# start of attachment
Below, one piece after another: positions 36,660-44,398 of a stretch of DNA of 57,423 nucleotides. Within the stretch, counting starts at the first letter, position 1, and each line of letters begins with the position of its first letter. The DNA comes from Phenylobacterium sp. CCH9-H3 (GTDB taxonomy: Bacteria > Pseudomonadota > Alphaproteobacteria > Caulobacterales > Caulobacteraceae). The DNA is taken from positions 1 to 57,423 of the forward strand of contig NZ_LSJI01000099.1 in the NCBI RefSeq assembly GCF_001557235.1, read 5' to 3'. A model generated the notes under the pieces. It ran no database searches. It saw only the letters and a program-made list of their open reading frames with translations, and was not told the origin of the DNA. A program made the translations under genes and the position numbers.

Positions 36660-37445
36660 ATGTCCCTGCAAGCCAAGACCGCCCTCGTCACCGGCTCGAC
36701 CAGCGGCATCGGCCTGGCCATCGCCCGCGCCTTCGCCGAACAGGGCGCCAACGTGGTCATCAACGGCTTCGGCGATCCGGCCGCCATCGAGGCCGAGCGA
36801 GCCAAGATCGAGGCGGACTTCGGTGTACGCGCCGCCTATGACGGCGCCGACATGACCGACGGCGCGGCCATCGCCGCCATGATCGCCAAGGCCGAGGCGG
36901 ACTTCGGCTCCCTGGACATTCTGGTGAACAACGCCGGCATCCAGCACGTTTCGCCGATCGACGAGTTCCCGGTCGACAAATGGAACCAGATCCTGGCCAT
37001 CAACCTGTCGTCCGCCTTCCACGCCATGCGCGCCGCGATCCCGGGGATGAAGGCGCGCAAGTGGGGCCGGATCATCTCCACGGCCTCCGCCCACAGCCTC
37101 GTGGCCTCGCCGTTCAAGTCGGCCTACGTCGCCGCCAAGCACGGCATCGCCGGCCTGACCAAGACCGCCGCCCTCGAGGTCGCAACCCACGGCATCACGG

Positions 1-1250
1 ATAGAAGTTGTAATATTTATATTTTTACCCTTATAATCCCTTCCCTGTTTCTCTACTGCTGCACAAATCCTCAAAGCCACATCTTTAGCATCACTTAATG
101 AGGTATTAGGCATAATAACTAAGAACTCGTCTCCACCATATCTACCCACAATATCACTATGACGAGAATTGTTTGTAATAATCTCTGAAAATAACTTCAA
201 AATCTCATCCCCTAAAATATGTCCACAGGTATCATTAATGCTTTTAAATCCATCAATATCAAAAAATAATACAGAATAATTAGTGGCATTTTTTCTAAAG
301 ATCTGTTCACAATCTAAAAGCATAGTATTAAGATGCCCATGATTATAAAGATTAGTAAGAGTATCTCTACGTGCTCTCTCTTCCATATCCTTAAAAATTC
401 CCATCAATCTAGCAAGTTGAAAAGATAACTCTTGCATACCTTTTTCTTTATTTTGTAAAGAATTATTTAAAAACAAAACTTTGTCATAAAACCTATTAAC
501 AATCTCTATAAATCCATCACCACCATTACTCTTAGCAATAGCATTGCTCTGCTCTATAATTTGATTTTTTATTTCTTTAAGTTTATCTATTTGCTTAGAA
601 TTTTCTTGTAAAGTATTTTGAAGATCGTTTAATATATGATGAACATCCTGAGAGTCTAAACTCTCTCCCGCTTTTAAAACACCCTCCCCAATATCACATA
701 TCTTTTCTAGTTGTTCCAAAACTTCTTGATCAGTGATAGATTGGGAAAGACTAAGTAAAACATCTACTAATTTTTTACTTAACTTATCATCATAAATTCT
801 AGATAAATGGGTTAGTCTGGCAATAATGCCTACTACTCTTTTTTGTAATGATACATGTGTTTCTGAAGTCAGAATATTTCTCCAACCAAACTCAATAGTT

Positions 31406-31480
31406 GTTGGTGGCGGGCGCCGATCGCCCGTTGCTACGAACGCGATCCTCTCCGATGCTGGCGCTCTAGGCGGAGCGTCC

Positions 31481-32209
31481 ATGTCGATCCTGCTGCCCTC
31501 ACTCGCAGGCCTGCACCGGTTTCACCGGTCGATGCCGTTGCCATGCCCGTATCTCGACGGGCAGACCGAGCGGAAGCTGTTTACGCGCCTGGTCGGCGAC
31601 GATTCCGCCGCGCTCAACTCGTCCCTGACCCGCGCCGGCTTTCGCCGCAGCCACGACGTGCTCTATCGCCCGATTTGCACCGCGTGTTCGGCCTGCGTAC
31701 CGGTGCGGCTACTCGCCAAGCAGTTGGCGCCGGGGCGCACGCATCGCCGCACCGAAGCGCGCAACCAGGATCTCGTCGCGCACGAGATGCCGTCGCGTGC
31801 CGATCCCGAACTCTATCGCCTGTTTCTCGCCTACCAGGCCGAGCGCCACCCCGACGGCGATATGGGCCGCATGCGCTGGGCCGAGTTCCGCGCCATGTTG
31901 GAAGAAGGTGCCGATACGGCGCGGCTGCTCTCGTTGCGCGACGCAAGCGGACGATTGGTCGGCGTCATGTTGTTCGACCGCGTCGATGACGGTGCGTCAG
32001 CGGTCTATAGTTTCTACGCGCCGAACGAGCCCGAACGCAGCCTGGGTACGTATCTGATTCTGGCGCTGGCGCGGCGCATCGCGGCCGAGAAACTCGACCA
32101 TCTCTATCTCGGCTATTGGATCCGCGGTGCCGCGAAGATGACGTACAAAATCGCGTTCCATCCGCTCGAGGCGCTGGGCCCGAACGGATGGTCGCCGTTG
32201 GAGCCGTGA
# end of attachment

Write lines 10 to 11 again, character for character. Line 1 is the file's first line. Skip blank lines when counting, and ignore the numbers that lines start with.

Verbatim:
1 ATAGAAGTTGTAATATTTATATTTTTACCCTTATAATCCCTTCCCTGTTTCTCTACTGCTGCACAAATCCTCAAAGCCACATCTTTAGCATCACTTAATG
101 AGGTATTAGGCATAATAACTAAGAACTCGTCTCCACCATATCTACCCACAATATCACTATGACGAGAATTGTTTGTAATAATCTCTGAAAATAACTTCAA